Today we have a guest editorial from Andy Warren as Steve is at SQL in the City - Los Angeles. This was originally published on Feb 23, 2015.
My daughter started playing Minecraft when she was 6 years old. She’s had a computer of her own since she was 3, and as much as I think reasonable, I let her try the games she wants to try. Initially Minecraft seemed OK, then it seemed like every other sentence was about creepers, TNT, and blowing things up, which didn’t seem like a good thing. The answer was creative mode. Think of creative mode as building with Legos where physics only sort of apply (in a helpful way). She took to building things and that grew when I showed her how to build inside a mountain or underground as different approaches.
She wasn’t reading when she started, so she had a lot of questions. Where does a 6 year go for questions, besides me? YouTube! She’d go to YouTube, ask me to spell something, and find videos about how to do whatever task in Minecraft she wanted to know more about. She learned to split the screen so she could watch the video while building/playing on the other half. All good, and quite interesting to see what happens when you combine questions with the ability to get a variety of answers demonstrated.
That led to her wanting “mods”, which are user created plugins for Minecraft. They extend the environment with tools, building options, and a lot more. That’s where things turned painful. Installing mods on a good day isn’t bad. You install Forge and dependencies (Scala? Who would have thought), then you copy the mod file into a folder (that strangely is in %appdata%\Minecraft). Sounds easy, but not all mods work. Not all mods work on all versions of Minecraft. Some have other dependencies, or break if certain other mods are installed at the same time. That’s more than a 6 year old (or her father) really wants to mess with it, but we got it figured out, more or less.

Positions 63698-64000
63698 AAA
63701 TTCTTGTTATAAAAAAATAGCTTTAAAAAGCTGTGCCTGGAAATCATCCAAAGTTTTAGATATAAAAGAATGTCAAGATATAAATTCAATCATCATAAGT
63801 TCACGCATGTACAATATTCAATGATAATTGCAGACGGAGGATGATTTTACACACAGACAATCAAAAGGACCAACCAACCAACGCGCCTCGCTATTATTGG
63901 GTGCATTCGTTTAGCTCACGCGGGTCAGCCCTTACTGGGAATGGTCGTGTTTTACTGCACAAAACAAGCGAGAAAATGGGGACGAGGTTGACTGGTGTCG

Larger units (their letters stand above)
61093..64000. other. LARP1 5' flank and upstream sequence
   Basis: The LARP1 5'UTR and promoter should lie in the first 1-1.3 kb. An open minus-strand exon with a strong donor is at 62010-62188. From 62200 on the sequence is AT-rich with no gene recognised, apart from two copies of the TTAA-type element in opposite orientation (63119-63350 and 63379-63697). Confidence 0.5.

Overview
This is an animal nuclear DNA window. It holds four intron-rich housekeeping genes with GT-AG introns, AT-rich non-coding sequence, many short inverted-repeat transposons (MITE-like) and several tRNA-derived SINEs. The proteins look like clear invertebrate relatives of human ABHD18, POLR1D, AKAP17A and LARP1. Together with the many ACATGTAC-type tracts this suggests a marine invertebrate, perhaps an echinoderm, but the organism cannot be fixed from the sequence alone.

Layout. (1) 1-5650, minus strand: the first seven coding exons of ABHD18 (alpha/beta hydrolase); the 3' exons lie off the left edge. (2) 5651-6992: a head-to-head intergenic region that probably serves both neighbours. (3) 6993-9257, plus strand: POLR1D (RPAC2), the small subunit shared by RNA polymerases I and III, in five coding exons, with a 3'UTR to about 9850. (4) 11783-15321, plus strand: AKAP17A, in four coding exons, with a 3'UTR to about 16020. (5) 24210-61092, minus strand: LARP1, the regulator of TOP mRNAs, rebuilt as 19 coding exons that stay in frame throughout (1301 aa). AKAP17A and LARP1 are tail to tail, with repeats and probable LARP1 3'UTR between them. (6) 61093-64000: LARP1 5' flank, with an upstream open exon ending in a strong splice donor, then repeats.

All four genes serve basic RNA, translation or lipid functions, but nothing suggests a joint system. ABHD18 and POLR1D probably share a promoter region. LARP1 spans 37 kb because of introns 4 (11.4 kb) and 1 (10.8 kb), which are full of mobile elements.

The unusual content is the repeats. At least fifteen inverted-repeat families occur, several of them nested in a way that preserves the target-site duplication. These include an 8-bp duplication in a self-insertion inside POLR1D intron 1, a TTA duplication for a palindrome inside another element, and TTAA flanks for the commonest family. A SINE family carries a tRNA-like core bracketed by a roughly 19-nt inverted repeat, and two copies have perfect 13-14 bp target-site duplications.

In theory she could then load her own mods. Except…the mod environment on the web is treacherous. Pages are filled with deceptive links, including links to exe downloads that flag as infected. Figuring out which link to click is hard. Hard, annoying, time consuming, dangerous. That lead me to try to explain what was ok to click and what wasn’t. Mostly she gets it, especially when I’ve explained that it’s bad people trying to trick her and she doesn’t like bad people, or being tricked!
Enter Microsoft. They purchased Minecraft. Whether that is a good business decision or not remains to be seen, but there is a huge opportunity there for them to train kids. If they clean up the mod system, make it easier to find and deploy them, and then follow that with tools to let children modify existing mods, or build their own from scratch, I think magic might happen. Kids don’t want to learn to program, they want to do things. That’s why Minecraft works today, and why it could become truly amazing if Microsoft invests in the community and the product in the right ways
As a parent I marvel at how fast kids can learn when the resources are available and they want to learn. I hate having to teach them now about deceptive links and malware, but if not now, when? It feels like more than a worthwhile trade. The learning opportunities are just too valuable to forego.